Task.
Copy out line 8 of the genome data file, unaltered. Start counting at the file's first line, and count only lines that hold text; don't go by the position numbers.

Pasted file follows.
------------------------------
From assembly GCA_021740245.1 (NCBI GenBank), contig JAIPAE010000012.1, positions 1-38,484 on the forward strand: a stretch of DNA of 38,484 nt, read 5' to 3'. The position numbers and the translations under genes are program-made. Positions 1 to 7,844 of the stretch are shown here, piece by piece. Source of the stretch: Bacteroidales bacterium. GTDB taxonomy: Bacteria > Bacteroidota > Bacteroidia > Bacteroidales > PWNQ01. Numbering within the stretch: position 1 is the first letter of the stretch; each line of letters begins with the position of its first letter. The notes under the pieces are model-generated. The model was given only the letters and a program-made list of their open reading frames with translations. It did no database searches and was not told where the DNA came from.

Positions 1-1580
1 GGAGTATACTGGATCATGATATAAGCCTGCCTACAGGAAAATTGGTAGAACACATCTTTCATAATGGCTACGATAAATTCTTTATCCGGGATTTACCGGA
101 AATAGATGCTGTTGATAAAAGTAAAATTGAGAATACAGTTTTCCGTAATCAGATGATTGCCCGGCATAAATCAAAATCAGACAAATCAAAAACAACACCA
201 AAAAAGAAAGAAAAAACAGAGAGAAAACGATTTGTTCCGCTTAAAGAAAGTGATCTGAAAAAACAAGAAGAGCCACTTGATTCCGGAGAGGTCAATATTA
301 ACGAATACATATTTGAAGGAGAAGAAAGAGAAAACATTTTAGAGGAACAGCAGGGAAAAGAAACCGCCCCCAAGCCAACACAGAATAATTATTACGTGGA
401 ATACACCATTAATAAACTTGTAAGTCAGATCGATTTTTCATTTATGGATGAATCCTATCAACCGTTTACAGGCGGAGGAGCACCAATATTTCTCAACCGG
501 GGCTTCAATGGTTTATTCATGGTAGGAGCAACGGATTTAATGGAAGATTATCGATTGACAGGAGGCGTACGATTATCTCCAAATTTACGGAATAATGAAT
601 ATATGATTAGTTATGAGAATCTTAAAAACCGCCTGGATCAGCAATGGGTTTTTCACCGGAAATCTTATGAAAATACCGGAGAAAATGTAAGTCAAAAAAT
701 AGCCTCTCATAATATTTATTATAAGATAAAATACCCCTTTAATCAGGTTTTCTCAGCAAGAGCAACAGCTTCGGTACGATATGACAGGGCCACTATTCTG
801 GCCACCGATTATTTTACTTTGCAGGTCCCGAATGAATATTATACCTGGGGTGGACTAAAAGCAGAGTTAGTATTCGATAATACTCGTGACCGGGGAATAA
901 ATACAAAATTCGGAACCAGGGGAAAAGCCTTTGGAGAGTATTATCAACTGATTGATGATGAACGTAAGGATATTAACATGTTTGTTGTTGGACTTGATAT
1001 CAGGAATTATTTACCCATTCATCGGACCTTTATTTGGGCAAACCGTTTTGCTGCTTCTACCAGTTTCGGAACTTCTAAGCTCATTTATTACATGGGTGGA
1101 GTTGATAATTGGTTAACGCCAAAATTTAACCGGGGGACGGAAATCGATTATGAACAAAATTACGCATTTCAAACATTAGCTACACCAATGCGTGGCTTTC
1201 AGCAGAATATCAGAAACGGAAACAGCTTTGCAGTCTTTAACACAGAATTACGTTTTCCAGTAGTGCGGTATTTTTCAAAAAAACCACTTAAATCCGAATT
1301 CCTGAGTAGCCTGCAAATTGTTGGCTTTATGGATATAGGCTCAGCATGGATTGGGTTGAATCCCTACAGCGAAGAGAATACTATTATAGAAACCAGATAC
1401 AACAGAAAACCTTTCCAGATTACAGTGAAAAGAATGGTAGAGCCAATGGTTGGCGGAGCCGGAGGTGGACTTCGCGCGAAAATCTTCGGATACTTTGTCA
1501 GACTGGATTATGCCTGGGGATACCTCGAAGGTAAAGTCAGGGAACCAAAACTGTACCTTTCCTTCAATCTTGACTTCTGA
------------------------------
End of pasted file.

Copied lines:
501 GGCTTCAATGGTTTATTCATGGTAGGAGCAACGGATTTAATGGAAGATTATCGATTGACAGGAGGCGTACGATTATCTCCAAATTTACGGAATAATGAAT